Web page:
Reading, MA – As residents enter their second month of stay-at-home orders, many have been filling their newfound free-time attempting to pursue new hobbies. Picking up a forgotten instrument, taking up running, anything to help the days pass a little faster. Upon being sent home from college, I started to watch, or, rather, consume, Bon Appetite videos. I would watch them every day, all day, had my schoolwork permitted it. When talking to my friends, now displaced to different areas of the country, I found that they too suddenly found themselves drawn to cooking. Why, in the midst of all this uncertainty, has it returned to be something many other people in quarantine turn to pass the days?
“It definitely gives the day some structure, which has been important as I am not working and my girls have been busy with school and [my husband] Frank is working, the days can drag on a little. So, it has been a stress reliever for sure” said Reading resident Mary-Bridget Murray.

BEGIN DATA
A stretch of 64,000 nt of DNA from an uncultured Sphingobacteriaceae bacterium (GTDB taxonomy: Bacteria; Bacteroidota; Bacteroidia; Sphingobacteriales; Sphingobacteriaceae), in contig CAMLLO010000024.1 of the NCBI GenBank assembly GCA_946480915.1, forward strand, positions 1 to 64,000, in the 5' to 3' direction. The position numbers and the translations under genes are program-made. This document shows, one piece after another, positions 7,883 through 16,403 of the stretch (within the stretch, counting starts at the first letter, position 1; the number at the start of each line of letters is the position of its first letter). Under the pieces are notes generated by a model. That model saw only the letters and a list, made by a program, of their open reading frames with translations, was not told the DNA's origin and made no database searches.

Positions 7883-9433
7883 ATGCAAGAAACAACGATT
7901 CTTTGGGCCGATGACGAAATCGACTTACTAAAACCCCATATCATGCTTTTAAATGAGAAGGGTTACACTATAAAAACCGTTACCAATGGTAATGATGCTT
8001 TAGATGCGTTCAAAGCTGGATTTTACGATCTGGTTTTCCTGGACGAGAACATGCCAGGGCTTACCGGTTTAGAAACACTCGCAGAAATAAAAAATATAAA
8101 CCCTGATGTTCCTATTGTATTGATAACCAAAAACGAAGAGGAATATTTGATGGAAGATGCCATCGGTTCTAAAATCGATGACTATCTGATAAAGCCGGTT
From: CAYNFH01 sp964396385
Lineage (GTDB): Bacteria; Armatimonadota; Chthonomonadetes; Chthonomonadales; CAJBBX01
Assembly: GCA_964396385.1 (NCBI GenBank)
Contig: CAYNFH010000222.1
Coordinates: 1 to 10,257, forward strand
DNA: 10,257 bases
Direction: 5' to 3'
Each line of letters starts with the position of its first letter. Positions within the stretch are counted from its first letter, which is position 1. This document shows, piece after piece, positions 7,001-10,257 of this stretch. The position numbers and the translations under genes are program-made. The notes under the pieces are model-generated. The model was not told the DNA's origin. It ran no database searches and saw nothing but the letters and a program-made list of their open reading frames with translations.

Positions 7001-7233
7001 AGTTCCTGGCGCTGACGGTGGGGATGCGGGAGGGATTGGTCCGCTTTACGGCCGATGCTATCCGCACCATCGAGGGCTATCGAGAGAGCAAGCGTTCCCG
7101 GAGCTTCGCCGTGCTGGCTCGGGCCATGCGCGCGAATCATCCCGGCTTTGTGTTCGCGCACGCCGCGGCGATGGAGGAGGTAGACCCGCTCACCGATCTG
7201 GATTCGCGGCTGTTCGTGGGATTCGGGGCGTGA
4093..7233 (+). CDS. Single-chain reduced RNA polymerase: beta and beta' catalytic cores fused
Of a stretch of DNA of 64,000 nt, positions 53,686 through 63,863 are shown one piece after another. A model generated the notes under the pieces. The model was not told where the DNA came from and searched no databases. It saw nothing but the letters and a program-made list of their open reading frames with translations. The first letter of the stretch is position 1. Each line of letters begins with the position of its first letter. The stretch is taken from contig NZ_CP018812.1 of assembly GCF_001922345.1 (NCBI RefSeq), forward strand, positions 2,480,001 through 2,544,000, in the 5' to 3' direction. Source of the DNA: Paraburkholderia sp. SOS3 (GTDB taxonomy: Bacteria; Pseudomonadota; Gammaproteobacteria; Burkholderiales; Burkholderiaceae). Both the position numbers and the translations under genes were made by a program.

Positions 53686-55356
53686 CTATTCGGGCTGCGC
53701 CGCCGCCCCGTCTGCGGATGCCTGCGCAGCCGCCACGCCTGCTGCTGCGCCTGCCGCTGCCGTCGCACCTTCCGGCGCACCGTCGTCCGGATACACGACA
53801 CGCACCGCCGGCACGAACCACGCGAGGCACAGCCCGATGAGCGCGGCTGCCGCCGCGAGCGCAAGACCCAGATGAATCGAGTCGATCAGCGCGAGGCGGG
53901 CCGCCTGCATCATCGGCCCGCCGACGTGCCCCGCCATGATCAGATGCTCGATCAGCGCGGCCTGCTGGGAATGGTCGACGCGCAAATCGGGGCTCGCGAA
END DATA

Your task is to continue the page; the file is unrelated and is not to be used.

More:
Cooking, during the usual beat of life, is often something that gets pushed aside; shoved between our commutes, work, after school activities, favorite programs, schoolwork, or whatever else that fills our days. Suddenly devoid of this, Reading residents have been able to return to recipes that they would not normally make during the week.
“I’ve been making Couscous stuffed peppers with basil sauce more often. It’s a time-consuming recipe so it wasn’t one I went to when coming home from work” said Reading resident Anne LeBlanc.
“When this whole thing started my sister and I would bake together using some of our nana’s recipes. They’re the old faithfuls that we know will always come out delicious” said Reading resident Courtney Quinlan.
Cooking, throughout history, has been a pastime that we associate with our loved ones and family gatherings. Memories that are associated with food are one of the most powerful due to the fact that they involve all five senses. With the regular pace of life suddenly interrupted, many residents are looking for recipes that remind them of their past and taking advantage of spending time with family.